This drive along the west coast of Crete and inland from there will take a whole day and starts and ends in Kastélli Kissámou, west of Chania.
Some of Crete’s best sandy beaches lie on the island’s far western coast, and their remote location has so far brought only minimal development, leaving them largely unspoiled. The dramatic mountain and coastal scenery is well worth the long day’s drive. Drive with care on the narrow mountain roads.
The total length of the drive is about 110 km (68 miles), and driving time is 3-4 hours. Allow all day as you'll want to make lots of stops and have a break for lunch.
From Kastélli Kissámou (sometimes called Kissamos) on the north coast, take the Old Road east towards Chania for about 2 km (1.2 miles) to Kaloudianá. Turn south to Topólia, a pretty whitewashed village clinging to steep slopes. The church of Ayía Paraskeví, with its striking Italianate bell tower, has late Byzantine frescoes.
Of course you could also start the drive in Chania. Chanika to Kaloudiana is about a 30-minute drive west along the coast.
Just beyond town a tunnel marks the start of the Koutsamatádos ravine. Only 1.5 km (0.9 miles) long, it is highly dramatic, the narrow road clinging to the western slope with sheer cliffs rising 300 metres (984 feet) above a river bed.
Near the end of the gorge, steep steps on the right lead up to Agía Sofía Cave, one of the biggest on Crete. The huge cavern is filled with stalagmites and stalactites, and there is a small chapel. It was occupied in Neolithic times. Just beyond is Koutsamatádos village with a couple of tavernas.
About 3 km (1.9 miles) further on, you can detour along a 5 km (3.1 miles) twisting mountain track to Milia (signposted), a beautifully restored traditional farming village. Or continue straight ahead on the main road through the Tiflós valley, lush with olive groves and tall plane and chestnut trees.
At Élos, the road winds up the hillside to the centre of this pretty village, the largest of the nine kastanochória, or chestnut villages which harvest the crop for export. A chestnut festival is held here each year in late October.
As you climb higher out of Élos, there are spectacular views back over the valley and its terraced hillsides. Pass Perivólia, and at the T-junction turn left for Elafonísi. The road curves down a pretty, peaceful valley, passing through Váthi, another chestnut village, and Plokamianá.
A good asphalt road enables a fast descent to the sea, 10 km (6.2 miles) away with a scenic rocky shoreline. Perched high on a rock bluff above the barren landscape is the gleaming white Moní Chrysoskalítissa. The convent’s name means ‘Virgin of the Golden Step’, as one of the 90 steps up to it is said to be made of gold (but visible only to those who are without sin). The original church was built in a cave in the 13th century. This ones dates from the 19th century and contains an ancient icon of the Virgin.
It’s a further 6 km (3.7 miles) to the white sands of Elafonísi, at the southwestern tip of the island. The paved road ends after 4km, and a gravel track leads down to the beach. The turquoise waters are warm and shallow, seldom reaching above waist-high, and you can wade across the sandbar to Elafonísi Island. Despite its remoteness, this idyllic spot is always busy in high season; there are a few snack bars and plenty of sunbeds for hire.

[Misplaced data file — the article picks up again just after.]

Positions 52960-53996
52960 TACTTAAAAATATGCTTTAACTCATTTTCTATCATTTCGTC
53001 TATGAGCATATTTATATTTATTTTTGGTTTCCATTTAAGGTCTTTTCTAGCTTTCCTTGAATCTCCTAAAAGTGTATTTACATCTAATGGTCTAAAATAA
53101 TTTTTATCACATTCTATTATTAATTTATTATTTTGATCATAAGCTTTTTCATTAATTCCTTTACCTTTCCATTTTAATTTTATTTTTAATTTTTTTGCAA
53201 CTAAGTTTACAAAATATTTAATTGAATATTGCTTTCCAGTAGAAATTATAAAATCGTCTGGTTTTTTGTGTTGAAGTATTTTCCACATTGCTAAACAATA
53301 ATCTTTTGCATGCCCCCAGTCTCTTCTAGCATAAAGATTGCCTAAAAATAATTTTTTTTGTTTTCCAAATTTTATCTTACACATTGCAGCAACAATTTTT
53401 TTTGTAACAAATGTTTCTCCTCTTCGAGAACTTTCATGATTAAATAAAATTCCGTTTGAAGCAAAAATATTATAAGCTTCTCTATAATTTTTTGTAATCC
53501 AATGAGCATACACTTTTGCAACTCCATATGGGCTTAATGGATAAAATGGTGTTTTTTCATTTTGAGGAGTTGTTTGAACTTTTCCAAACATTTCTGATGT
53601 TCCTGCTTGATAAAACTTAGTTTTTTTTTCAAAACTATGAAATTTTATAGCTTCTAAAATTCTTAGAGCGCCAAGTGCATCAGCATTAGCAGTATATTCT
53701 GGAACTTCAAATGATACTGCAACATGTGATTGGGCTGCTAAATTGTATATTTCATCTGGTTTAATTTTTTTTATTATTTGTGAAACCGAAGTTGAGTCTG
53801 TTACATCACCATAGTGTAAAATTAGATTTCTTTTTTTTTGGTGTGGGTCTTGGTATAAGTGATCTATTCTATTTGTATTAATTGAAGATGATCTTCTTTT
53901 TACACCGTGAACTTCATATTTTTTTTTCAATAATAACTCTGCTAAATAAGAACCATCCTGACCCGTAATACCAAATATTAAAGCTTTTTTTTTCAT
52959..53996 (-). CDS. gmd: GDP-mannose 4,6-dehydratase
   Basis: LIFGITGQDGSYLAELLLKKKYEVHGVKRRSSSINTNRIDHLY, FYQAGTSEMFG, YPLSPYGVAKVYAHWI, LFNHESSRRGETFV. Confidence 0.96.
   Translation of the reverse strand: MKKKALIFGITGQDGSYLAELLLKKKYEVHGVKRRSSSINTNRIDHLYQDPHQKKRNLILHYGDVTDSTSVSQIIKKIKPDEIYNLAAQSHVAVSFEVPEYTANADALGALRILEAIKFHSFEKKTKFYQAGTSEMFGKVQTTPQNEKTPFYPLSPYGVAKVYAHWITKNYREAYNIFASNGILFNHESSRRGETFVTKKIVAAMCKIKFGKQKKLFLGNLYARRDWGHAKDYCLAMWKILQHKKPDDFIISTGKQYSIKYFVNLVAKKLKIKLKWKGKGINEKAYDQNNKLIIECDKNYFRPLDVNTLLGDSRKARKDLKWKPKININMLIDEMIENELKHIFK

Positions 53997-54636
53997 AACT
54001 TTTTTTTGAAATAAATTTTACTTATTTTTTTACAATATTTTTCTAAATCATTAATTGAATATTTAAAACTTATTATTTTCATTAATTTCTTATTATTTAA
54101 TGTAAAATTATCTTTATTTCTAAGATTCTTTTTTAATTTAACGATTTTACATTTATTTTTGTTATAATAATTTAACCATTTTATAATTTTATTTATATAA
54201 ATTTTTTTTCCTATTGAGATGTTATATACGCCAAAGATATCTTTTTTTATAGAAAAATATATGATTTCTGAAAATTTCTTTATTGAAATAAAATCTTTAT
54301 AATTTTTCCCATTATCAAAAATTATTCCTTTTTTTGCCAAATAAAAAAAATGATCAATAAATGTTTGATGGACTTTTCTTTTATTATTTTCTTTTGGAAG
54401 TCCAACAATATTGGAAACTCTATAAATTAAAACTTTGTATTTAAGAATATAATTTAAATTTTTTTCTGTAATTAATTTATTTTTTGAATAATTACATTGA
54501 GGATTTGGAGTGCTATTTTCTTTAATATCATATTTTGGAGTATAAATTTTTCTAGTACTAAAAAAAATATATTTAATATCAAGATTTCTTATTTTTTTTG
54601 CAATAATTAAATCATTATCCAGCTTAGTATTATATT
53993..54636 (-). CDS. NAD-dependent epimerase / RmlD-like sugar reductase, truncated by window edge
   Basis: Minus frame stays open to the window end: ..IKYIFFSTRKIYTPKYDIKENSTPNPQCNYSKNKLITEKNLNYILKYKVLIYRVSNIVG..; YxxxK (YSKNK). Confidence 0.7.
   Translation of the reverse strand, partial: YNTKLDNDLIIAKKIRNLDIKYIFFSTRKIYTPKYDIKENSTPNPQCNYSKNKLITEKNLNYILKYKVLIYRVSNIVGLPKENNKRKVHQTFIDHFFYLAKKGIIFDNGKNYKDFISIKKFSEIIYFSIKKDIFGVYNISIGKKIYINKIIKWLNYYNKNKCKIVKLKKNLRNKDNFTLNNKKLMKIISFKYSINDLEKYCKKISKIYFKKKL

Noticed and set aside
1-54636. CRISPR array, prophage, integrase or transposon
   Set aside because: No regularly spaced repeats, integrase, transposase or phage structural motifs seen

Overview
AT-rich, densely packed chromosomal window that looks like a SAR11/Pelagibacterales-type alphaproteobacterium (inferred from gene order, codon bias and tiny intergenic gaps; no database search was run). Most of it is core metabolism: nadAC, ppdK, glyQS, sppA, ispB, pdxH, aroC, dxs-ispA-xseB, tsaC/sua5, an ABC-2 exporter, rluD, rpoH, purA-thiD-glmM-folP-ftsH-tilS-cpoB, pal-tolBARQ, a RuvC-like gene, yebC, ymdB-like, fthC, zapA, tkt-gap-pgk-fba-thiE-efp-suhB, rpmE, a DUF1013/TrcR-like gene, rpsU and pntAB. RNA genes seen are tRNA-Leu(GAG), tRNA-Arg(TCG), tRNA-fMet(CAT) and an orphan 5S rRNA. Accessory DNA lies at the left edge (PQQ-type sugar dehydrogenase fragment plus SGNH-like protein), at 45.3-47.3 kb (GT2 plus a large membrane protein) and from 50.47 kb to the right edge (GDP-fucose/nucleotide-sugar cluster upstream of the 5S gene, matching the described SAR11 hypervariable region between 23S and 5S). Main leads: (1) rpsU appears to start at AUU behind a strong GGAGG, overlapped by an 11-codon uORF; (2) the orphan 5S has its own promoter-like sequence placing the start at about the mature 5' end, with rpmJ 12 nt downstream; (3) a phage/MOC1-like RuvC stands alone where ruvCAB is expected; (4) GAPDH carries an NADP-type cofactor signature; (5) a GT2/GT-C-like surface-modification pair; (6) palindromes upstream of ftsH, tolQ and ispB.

Return on the same road, and after Váthi take the left fork through Kefáli. Its 14th-century church, Metamórphosis tou Sotirou (Transfiguration of the Saviour), contains some fine Byzantine frescoes as well as graffiti from early travellers. A path beside the kafeníon leads to the church.
Beyond tiny Papadiana, the road becomes a series of tight, narrow switchbacks climbing up the mountainside. There are stunning views back across the valley to the glistening sea. After Amigdakalokefáli, there are wide vistas of the western coast as the long, slow descent begins through old mountain villages such as Keramotí. You only realise how high you are when you glimpse the sea and the coastal fields far below.
Kámbos, 14 km (8.7 miles) from Kefáli, is a larger, pleasant village with pretty stone houses clinging to the slopes around a ravine. After winding through it you make a magnificent descent into the canyon lined with rock walls of red and gold covered in greenery, and on to Sfinári.
The road climbs again, affording a stupendous view over the bay and beach below. The big peak of Mount Manna looms ahead. After 9 km (5.6 miles) turn left for Plátanos, a large white-washed town perched on a high plateau.
Drive through town. Most signs are in Greek only, making the ill-marked turn for Falássarna more difficult to see (it’s better signposted from the other direction). As you leave town look for a petrol station on the left, and just beyond a blue BANK sign. Turn left onto the small road here. Shortly after the turn follow the brown and yellow sign for Ancient Falássarna. As you descend to the coastal plain, turn right at the signposted junction for Falássarna.
Falássarna has lovely stretches of golden sand set between rocky inlets that are great for beach-combing. Facilities are basic, with a handful of small hotels and tavernas scattered along the road. North of the beach a dirt track leads to the ruins of ancient Falássarna, a port city dating back to the 6th century BC.
Return to Plátanos and continue north to Kastélli, 11 km away.